The second disruption – at the institutional level – is coming as well as data analytics and the unbundling of traditional administrative and faculty functions supplements and streamlines how we process students through our fragmented postsecondary system. From automated advising systems that recommend courses to the modularization of the curriculum, the fundamental underpinnings of place-based and faculty-driven education are slowly eroding.

I can piece my course credits together by demonstrating competence, through online modules and courses, and with in-seat classes; and I can batch them all together through an e-portfolio, badge system, or pre-approved block transfer agreement. As these back-end technological components became commonplace, only a small percentage of our twenty million postsecondary students will ever have a so-called “traditional” college experience.

The third disruption – at the systems level – is where the dragons swim.

The first two disruptions are certainly meaningful and real in that they will cause dramatic changes in faculty work and institutional practices. We can already see, as a positive example, that the first disruption is fostering active learning through the embrace of the “flipped classroom” model of instruction; or, as a negative example, the loss of faculty autonomy (and jobs) – in curriculum construction, delivery, and advising – as digital technologies go to scale.

But the third disruption will be profound and is truly uncharted. That is because it forces us to reconsider our fundamental assumptions of what it means to educate and be educated. On the one end of the spectrum lies a dystopian vision of deeply atomistic and utilitarian models where the economic imperative trumps the educational vision; on the other end lies an open-ended learning nirvana.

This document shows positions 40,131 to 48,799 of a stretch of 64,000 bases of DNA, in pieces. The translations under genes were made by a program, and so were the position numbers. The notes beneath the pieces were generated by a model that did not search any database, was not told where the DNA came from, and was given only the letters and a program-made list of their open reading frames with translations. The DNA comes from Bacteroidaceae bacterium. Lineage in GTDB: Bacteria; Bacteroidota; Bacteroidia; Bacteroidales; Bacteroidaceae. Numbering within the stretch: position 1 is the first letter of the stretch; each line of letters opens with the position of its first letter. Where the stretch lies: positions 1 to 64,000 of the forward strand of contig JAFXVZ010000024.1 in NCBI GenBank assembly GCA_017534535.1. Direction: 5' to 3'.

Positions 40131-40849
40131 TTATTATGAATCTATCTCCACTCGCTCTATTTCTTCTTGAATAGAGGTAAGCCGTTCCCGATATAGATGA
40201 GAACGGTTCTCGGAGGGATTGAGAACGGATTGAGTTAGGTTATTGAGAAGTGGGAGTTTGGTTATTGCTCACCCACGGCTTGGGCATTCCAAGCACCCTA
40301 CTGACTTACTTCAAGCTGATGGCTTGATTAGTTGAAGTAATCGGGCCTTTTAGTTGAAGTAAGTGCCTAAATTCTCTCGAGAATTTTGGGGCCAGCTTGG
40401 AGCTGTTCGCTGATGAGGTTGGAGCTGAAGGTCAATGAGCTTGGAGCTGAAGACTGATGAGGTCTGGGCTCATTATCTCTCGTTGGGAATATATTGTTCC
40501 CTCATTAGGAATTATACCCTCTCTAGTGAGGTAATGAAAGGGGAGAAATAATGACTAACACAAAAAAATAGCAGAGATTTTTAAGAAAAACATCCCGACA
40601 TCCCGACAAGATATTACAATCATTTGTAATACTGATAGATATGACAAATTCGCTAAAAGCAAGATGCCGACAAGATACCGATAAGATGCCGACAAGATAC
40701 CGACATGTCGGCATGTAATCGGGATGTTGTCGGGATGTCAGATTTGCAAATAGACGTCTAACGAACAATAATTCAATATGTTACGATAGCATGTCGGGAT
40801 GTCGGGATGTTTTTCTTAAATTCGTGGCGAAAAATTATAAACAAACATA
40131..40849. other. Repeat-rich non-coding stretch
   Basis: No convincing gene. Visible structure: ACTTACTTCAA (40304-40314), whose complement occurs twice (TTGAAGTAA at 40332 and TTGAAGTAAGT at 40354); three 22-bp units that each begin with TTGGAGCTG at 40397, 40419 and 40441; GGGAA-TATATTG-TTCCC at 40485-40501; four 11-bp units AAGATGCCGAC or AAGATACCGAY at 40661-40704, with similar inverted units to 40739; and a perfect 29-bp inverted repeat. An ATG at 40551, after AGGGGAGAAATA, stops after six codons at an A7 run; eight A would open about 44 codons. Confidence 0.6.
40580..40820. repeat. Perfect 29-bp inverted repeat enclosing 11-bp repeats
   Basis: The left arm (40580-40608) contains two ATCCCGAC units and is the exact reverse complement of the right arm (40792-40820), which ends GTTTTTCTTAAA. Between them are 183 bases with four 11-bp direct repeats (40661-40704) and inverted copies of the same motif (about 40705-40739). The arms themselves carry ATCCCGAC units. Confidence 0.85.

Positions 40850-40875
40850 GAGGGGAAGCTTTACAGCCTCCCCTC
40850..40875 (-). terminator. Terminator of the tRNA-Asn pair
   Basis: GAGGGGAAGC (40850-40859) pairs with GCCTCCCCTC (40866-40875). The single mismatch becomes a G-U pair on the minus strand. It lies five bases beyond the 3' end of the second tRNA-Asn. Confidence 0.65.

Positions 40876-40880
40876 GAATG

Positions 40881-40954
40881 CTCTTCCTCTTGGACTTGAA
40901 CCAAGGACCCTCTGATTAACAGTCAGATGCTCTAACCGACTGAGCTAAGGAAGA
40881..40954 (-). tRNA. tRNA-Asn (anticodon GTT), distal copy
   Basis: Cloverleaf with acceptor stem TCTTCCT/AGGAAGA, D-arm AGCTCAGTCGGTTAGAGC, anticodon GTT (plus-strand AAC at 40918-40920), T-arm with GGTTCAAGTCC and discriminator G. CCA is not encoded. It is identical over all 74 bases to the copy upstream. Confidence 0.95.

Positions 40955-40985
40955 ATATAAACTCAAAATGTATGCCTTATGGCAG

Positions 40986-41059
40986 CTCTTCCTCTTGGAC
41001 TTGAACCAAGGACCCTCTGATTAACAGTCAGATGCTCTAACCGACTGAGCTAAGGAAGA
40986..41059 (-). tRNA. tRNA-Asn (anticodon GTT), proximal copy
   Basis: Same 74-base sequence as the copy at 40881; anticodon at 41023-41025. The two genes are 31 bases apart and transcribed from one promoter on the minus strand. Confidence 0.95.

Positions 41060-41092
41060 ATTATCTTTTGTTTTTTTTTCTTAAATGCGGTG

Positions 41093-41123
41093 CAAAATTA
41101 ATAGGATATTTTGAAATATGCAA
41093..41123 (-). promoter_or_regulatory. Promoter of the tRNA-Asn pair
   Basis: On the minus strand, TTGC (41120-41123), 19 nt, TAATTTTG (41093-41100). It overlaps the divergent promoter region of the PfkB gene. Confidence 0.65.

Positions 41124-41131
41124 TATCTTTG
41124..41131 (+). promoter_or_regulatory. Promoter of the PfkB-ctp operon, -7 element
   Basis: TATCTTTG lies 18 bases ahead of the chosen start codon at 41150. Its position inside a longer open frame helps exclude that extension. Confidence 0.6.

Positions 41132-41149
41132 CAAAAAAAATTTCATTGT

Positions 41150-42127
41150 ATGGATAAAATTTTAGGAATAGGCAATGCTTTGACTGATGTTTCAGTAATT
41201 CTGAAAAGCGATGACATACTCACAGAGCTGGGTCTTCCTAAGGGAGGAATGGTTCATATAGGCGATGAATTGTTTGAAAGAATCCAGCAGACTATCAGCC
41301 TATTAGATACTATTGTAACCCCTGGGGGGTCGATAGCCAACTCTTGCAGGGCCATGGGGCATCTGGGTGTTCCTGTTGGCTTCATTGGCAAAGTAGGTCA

I of course embrace the latter vision to a much greater extent and can see such transformative possibilities at the margins of current practices: things as the DIY movement in higher education, the maker movement, or the notion of the “flipped university.” What all of these ideas have in common is, to return to the beginning, a radical rejection of both the transmission model of teaching and learning and of the throughput model of institutional success. Yet I am all too aware of the fragility of educational reform (just do a little digging about the “Eight Year Study” from the 1930s and 40s).

Nevertheless, I believe we are at a new moment exactly because forthcoming digital learning technologies will create educational models that mirror and improve current educational practices at a scale and pace impossible before now. So grab your life vast, power up your Google Maps app, and beware of the dragons ahead.

Dan Butin, PhD, is an Associate Professor and founding Dean of the School of Education at Merrimack College and the executive director of the Center for Engaged Democracy. He is a non-resident Visiting Scientist at MIT's Office of Digital Learning for the 2013-14 academic year.